CW: Fatphobia, Obesity rhetoric, Medical and Systemic Violence (against non-conforming bodies).
Today is ‘World Obesity Day’, a day that is designed to raise awareness and tackle the ‘root causes’ of obesity to ‘halt the epidemic’ (that’s the ‘epidemic of obesity’ not the very real pandemic we’re living through btw). As a fat person, it’s hardly reassuring to learn there’s a whole day, with millions of pounds behind it, dedicated to changing people like me, especially a day which uses language that suggests my body is ill, unhealthy, bad and dangerous.
As someone who is also part of the cycling community, I dread these days even more than usual. I’m waiting for the first national cycling charity to post some sort of poorly designed infographic about the ways cycling can save us all from obesity. I’m waiting for the torrent of ‘inspirational’ weight loss stories to flood my feed. I’m waiting for these because I know that cycling has a big problem with fat people like me.
I’ve been meaning to write this blog forever, and I’m grateful to Scottee and Friends #WorldObesityDayHack for giving me the push.
I’m pretty new to the fat liberation movement, but I came to it through cycle touring, so cycling and fat lib are very linked for me. On my first cycle tour I was desperate to lose weight. Society is not easy on fat people, and I saw a three month cycle trip as a surefire way to get a ‘normal’ body. What surprised me was how little my body changed. I got toned, I got fit, but I didn’t get much thinner. I realised that my fat body was pretty amazing and that I didn’t need to change it. I certainly didn’t need to change it to be a ‘proper cyclist’. This doesn’t tend to be a view shared by many in the cycling community. There is very little fat representation in cycling marketing or media, it can be really difficult to find kit which fits or bikes which hold my weight and the language used by the community is often fatphobic.
Let’s start with the word ‘obesity’. The term ‘obesity’ is shorthand for a medical discourse (a way of speaking about something) that pathologises fatness and acts as though it is something medical to treat and cure. Not only am I tired of being seen as something to ‘cure’ but there is very little evidence to suggest that fatness and bad health are linked. (1)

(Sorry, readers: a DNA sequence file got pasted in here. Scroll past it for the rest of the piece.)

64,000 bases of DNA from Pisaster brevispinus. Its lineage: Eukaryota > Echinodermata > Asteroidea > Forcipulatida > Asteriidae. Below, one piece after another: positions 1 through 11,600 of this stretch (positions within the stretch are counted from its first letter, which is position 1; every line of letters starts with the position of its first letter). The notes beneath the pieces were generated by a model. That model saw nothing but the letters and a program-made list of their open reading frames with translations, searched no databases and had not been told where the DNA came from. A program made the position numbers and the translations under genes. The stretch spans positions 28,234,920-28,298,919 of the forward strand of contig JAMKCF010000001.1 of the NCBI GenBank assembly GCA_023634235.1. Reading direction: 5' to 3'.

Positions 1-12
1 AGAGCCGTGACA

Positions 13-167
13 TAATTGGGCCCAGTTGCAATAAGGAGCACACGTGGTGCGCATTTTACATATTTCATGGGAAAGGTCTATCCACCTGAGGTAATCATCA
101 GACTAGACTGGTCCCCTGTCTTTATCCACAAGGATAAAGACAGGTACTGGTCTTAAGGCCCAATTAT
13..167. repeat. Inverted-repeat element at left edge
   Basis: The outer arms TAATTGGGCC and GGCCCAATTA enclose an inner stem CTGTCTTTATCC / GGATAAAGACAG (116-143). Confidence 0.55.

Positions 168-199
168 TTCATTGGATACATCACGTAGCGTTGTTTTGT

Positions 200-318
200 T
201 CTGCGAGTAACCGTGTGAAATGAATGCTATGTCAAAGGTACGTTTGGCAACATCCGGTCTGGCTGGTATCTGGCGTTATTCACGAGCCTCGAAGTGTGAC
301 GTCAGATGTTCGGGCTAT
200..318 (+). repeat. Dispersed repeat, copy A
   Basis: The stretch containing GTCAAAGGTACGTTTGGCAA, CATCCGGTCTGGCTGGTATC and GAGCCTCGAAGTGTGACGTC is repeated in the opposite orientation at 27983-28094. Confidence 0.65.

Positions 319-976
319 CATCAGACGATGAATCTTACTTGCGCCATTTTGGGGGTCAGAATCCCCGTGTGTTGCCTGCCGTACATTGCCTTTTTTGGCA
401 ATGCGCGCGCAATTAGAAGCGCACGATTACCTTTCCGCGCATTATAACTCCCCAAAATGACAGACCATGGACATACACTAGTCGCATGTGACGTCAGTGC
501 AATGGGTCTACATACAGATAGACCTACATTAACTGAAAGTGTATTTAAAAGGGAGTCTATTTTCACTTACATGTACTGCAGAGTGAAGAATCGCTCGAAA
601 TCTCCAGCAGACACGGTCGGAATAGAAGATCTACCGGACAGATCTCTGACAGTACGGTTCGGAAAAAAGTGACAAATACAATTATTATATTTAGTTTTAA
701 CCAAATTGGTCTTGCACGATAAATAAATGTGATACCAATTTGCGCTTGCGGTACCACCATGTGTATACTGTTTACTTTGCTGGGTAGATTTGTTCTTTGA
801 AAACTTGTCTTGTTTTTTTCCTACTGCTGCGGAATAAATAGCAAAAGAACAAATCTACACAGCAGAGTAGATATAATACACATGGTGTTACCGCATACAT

There is correlation between being fat and having certain health problems, but correlation doesn’t equal causation. If fatness alone caused diabetes, heart disease etc then thin people wouldn’t get these diseases, and they do. However, diet and sedentary lifestyles have been linked to a lot of these illnesses. So, why then do we assume that all fat people have poor diets and do no exercise? And why then is the focus on fat people and not every person who eats a ‘bad’ diet and sits at a computer all day?
I want to make it clear at this point that I don’t believe that the moral weight we place on food and health is good for anyone. There’s no such thing as good or bad food and health should not determine the worth of a person. But people often excuse fatphobia and the assault on fat bodies with concerns about our health. . Hidden behind concern about health is a desire to police bodies, is disgust, is violence. I don’t think you actually give a fuck about my health.
When medicine talks about fatness as obesity like it’s the worst thing in the world, it filters through into everything. It is at the roots of the discrimination and violence fat people experience at work and in health settings. It is the moral high ground people take from which to harass and bully us. It intersects with white supremacy, patriarchy, classism and ableism.
In health settings, discrimination can be life threatening. Stories like these, about doctors ignoring symptoms, about weight loss as a prescription, about the way medical fatphobia can wreck our lives, our health, our bodies, are terrifyingly common. There is also a proven reluctance amongst healthcare professionals to prescribe pain relief to patients whose pain is a direct result of their weight. We are being punished.
Even if, despite the overwhelming evidence to the contrary, you still believe fatness and bad health are linked, is the ‘obesity’ rhetoric helpful? Let’s play devil’s advocate for the moment, and presume the world would be a better place if no one was fat. Does the obesity rhetoric work to achieve the change you are apparently deeply invested in? Well, no. You see, fat people still exist and actually more people are getting fat, so this sort of language is obviously failing to make fat people thin. If calling people obese, in a medical setting or otherwise, made people less fat, there would be no fat people left in the UK (we’ve all been called it). It doesn’t work. And it doesn’t work (in part) because all of this rhetoric around fat people being unhealthy, lazy, bad, unmotivated, part of an epidemic which is killing people, forms a tidal wave of shame that drowns us.